OF COURSE…If you are a parent and less interested in the academic side of things and more interested in how to stack the deck in favor of YOUR kids being faithful Catholics as adults, please be sure to check out Parenting with Grace for tips on building a family around the principles of the Theology of the Body and Beyond the Birds and the Bees, a book not just about talking to your kids about sex, but rather about forming your kids’ moral conscience from birth to young adulthood.

 

About Dr. Greg

Dr. Gregory Popcak directs the Pastoral Solutions Institute, an organization dedicated to helping Catholics find faith-filled solutions to marriage, family, and personal problems. Together with his wife, Lisa, he hosts More2Life Radio. He is the author of over a dozen books integrating psychological insights with our Catholic faith. For more info about books, tele-counseling and other resources, visit www.CatholicCounselors.com.

  • S

    I worry about my kids because my husband, who was a devout Catholic when I married him, has almost completely lost his faith over the past several years. I hope our children will be securely attached to both me and my husband. But since I am religious and he is not, does that mean our kids will be more likely to be religious or not, assuming they are equally attached to both of us? Is there anything additional I can do to help ensure they will stay Catholic now that my husband is no longer religious?

  • anonymous

    I am “securely attached” to my religious parents. I adore them, respect them, and have a healthy relationship with them both. We practiced the faith intentionally in our home, and I have many fond memories of these times of practiced faith together. My three siblings will report the same feelings, and yet 3/4 of us have left the Church. Two of us have left religion altogether. It honestly has nothing to do with Mom and Dad, except that my parents taught us to think and learn with earnest. There was a time for me and all my siblings where the Church offered a lot to us; we valued it greatly. But we “outgrew” it, for the lack of a better term.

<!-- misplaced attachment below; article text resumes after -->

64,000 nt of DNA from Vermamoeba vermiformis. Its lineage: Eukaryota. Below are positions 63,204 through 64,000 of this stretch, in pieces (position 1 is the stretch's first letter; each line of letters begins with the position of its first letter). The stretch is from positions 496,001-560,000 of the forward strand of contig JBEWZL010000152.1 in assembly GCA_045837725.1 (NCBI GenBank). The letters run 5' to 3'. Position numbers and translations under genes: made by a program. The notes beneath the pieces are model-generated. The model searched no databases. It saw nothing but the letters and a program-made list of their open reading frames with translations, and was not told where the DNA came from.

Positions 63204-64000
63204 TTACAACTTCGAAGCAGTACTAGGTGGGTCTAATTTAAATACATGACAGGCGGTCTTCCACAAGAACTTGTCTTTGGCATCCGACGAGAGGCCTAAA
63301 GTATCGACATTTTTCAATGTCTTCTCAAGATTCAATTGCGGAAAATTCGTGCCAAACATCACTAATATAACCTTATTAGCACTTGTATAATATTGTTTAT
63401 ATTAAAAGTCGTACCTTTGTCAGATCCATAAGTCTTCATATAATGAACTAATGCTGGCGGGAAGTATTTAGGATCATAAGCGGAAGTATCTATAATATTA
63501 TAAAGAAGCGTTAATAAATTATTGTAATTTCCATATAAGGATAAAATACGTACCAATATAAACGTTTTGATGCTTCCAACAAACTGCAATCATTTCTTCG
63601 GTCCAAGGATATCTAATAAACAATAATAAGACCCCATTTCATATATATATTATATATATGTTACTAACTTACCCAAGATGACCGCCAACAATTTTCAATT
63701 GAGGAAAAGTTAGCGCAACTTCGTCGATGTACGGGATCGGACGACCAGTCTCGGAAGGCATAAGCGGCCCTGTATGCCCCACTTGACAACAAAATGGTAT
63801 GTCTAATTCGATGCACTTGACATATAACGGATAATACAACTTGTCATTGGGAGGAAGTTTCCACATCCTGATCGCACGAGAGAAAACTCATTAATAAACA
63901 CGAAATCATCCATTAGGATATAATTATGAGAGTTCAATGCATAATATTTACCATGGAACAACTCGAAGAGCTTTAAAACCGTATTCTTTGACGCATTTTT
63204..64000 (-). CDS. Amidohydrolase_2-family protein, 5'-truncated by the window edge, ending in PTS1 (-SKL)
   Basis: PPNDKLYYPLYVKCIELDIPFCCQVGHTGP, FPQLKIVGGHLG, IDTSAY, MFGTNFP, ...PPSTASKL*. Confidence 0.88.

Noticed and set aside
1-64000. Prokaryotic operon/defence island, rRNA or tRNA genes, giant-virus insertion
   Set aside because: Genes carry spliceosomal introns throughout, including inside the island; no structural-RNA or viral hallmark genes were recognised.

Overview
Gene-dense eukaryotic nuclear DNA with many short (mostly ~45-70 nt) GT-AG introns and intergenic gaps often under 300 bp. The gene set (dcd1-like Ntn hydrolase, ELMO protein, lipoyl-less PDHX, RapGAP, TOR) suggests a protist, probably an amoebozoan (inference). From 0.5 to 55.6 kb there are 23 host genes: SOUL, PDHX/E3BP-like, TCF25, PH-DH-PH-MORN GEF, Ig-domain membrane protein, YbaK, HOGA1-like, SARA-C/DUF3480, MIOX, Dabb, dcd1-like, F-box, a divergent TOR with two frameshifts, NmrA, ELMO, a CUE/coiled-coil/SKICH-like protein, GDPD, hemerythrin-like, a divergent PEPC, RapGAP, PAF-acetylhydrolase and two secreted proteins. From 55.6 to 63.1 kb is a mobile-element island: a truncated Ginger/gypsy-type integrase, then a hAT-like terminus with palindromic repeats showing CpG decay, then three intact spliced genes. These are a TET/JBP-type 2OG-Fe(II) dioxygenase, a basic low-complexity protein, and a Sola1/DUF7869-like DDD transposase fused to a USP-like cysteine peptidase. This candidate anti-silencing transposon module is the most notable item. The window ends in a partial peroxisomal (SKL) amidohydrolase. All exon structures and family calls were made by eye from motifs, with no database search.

I am not trying to counter your research; what I am offering is clearly anecdotal. But I worry that the advice you’re offering will make parents whose kids leave the Church feel like they have failed to connect with their children in a healthy way. Many times, it is with great angst that an individual leaves their faith tradition because of these strong ties they have with their parents.

    • Kim Cameron-Smith

      For goodness sake, obviously there is a better way to put it than “we outgrew it”. You use that term quite intentionally to suggest that you are too intelligent or too evolved for Catholicism. So C.S. Lewis, who was an atheist and later became an Anglican after great emotional and intellectual searching, would have become unchurched again if he had just kept growing? I grew up a Catholic and left the Church as a teenager. After 15 years of exploring other faith traditions, including Buddhism, I was in graduate school (at Oxford, in fact, studying in the same department that C.S. Lewis had taught in) doing research on a question and literally read myself back into the Church. I woke up in the middle of the night one night and said aloud, “Well, crap, those Catholics are right!” That was the beginning of my journey back home.

      I’m not sure why three of four of the kids in your family left the Church. As Dr. Greg says in his article, there are may variables that influence the paths that children take into adulthood — where the children go to study for college, how attached the kids are to their peers as teens, whom the child marries, how the faith was practiced in the home, etc. There are no guarantees. Dr. Greg is just presenting to his readers some information on the role of childhood attachment on adult religious conviction. He could write a volume of books on this topic. It’s actually fascinating.

      I’m glad you’ve found happiness and that you continue to enjoy a good relationship with your parents. I just wanted to counter your “we outgrew it for lack of a better term” statement. Ouch. Try to think of a better term.

  • Kim Cameron-Smith

    In even very secular child development guides that I’ve accessed, there’s copious research and evidence that the more securely a child is attached to the parent, the more likely the child will in the long run accept the parent’s values. For those who are challenging Dr. Greg on his assertions, this isn’t even an interesting question anymore. It’s very clear to any scientist or child advocate worth his salt.